"My Dad called the middle wife. She delivers babies, but she doesn't have a sign on the car like the Domino's man. They got my Mom to lie down in bed like this." Then Erica lies down with her back against the wall.

"And then, pop! My Mom had this bag of water she kept in there in case he got thirsty, and it just blew up and spilled all over the bed, like psshhheew!" This kid has her legs spread with her little hands miming water flowing away. It was too much!

"Then the middle wife starts saying 'push, push,' and 'breathe, breathe'. They started counting, but never even got past ten. Then, all of a sudden, out comes my brother. He was covered in yucky stuff that they all said it was from Mom's play-center, so there must be a lot of toys inside there."

Then Erica stood up, took a big theatrical bow and returned to her seat. I'm
sure I applauded the loudest. Ever since then, when it's show-and-tell day, I
bring my camcorder, just in case another "Middle Wife" comes along.

Oct 29, 2010, 7:17am Top

Love it!

Oct 29, 2010, 7:21am Top

What a great story!

Oct 29, 2010, 8:29am Top

My kid's contribution to the topic.

Oct 29, 2010, 11:58am Top

I will never forget an episode from when I was in 6th or 7th grade. We had a test on ancient history and one of the questions had to do with Carthage. The teacher read out one of the answers (greatly embarassing the poor kid) emphasizing each use of the words, "Carthage Indians."

Edited: Oct 29, 2010, 12:40pm Top

Once again we are reminded how teachers have embarrassed kids through out the years. On behalf of all those teachers, I do apologize.

I know I made many a kid cringe for one reason or another during my years in the classroom - all very unintentional, I am sure (fingers crossed behind my back).

Sometimes it is hard not to say something unforgiveable.

Nov 10, 2010, 1:51pm Top

Today, I graded encyclopedia research papers for 4th grade. Each student got a different animal to research...one question was "What is this animal's habitat?" One girl had bears, and her answer: This animal's habitat is Earth."

What? As opposed to Martian bears??

Nov 10, 2010, 3:16pm Top

Well, "bear" doesn't indicate any special kind of bear (polar bear, black bear...) so I think you kind of earned it ;-)

Nov 10, 2010, 4:05pm Top

Don't forget Ursa major and Ursa minor. ;-)

Nov 10, 2010, 6:00pm Top

Sigh...you're probably right, I was just asking for it. I'm thinking next year, I'll tweak the project, and make "habitat" a multiple choice question.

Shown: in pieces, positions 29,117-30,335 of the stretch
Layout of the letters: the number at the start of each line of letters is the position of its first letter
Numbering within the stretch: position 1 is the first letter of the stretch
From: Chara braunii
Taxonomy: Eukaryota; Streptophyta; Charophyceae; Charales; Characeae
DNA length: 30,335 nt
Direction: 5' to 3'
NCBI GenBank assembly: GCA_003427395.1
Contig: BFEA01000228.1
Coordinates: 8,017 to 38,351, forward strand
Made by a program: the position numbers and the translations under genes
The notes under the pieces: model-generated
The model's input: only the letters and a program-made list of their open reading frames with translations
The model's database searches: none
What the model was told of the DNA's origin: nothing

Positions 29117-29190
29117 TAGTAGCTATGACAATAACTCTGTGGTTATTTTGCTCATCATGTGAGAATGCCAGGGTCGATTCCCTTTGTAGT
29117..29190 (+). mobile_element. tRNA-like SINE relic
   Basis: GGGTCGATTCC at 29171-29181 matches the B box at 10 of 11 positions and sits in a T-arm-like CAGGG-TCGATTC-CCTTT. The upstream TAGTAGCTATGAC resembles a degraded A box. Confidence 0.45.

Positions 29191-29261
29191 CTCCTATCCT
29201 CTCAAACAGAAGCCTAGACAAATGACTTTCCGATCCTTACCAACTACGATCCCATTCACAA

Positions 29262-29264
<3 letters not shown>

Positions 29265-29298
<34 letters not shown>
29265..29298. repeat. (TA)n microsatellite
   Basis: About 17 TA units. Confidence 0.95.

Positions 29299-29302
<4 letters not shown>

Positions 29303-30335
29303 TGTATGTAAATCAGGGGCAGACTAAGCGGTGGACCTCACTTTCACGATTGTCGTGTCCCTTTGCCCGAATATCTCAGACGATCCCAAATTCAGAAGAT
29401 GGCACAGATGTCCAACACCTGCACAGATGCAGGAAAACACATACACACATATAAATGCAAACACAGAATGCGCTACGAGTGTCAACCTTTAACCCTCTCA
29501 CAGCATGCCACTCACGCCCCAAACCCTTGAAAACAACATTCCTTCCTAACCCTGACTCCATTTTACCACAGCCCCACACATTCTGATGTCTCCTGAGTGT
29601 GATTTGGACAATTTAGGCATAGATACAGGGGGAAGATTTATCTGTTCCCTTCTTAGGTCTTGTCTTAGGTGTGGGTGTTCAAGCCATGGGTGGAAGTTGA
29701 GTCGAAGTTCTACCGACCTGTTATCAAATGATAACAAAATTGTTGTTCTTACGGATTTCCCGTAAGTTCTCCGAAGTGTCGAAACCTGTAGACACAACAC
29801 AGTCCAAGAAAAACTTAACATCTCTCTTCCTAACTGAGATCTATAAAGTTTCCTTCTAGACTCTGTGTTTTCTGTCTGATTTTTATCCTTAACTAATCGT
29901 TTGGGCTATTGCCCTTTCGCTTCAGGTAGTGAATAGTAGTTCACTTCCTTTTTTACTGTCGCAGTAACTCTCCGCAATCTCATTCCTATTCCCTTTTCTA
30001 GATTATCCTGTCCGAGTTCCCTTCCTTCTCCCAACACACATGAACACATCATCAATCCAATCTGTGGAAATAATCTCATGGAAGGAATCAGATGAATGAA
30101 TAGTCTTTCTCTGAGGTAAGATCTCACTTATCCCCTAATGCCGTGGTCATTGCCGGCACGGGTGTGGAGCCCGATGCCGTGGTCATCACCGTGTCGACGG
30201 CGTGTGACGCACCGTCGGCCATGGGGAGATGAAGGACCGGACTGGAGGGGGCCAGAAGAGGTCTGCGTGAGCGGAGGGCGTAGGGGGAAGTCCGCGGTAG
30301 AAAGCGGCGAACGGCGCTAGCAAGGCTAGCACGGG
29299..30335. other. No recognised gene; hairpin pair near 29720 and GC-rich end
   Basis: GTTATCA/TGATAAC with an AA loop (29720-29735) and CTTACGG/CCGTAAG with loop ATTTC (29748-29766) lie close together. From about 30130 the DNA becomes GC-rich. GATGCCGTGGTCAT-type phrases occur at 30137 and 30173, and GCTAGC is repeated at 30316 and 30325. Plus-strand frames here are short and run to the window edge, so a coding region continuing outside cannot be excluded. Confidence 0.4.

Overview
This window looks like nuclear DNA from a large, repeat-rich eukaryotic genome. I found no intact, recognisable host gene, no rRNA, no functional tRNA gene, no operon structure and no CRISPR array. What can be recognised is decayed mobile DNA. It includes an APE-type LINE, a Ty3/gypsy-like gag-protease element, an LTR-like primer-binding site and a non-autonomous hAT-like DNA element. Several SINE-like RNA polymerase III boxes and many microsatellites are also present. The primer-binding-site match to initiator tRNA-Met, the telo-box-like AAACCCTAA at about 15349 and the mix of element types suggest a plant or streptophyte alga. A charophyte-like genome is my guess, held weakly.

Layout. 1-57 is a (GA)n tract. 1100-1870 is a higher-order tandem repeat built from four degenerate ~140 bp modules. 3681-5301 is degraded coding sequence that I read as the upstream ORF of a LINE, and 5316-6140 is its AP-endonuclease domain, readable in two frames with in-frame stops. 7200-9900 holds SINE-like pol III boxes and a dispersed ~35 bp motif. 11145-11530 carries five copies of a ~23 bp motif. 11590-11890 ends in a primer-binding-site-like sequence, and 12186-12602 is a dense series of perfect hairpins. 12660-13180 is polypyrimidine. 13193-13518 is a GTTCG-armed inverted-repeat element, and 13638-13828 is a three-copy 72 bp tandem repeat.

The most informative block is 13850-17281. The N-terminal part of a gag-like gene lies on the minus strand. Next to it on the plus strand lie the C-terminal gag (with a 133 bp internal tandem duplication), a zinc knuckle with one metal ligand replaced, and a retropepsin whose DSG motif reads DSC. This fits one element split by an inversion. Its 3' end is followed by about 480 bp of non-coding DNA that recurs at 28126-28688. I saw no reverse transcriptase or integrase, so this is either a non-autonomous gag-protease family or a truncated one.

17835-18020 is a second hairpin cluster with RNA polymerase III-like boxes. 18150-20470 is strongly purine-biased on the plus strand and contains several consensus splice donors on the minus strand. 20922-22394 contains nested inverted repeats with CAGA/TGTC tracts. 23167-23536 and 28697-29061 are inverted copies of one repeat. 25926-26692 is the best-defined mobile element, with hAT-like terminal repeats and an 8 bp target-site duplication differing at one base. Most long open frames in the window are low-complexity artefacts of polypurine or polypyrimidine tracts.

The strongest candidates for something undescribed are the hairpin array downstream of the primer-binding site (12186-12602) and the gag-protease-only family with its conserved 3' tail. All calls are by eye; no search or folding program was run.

I'm trying to teach 3rd grade to use the encyclopedias also. Oy vay...it's going to be a long semester. Actual questions this morning: "Do you want me to write the answer down?" "I can't find it"...supposed to be looking up "heart", and had the A volume. "Do I read it?" No kidding.

And then a 2nd grade teacher informed me she assumed encyclopedias were just obsolete. Grrr. Am I a dinosaur? Or shouldn't students at least be familiar with using a hard copy of the encyclopedia?? I teach them to use the online encyclopedia too.

Nov 10, 2010, 8:58pm Top

I spent many a happy hour reading encyclopedias as a kid! Yes, I think kids should have at least some small nodding acquaintance with those fine volumes; as should all elementary and middle school teachers. You might be surprised if you surveyed your faculty and asked how many of them had ever used an encyclopedia.

Learning how to take notes from an encyclopedia article is priceless and is a very real lesson in how to not plagiarize.

You go, you librarian, you!

Nov 11, 2010, 1:37am Top

In my mind you're not teaching them how to use encyclopaedias but how to find knowledge, utilising encyclopaedias. And it's valuable experience to have learned that knowledge can be found if you search in an appropriate way.

What age are these kids? 10? Do you use children's edition encyclopaedias? I have a (swedish) language one that any kid loves to peruse, it's full of infographics made by renowned illustrators of children's books (and it's made by a publisher that published only encyclopaedias so it's really really good). It's a good and easy entryway for kids.

Nov 11, 2010, 6:06am Top

#34 "One girl had bears, and her answer: This animal's habitat is Earth."

Well sort of, but then again No. There are plenty of places on Earth that don't have any type of bears. All the ocean bits for a start, antartica, a lot of europe, a lot of africa (all of it?)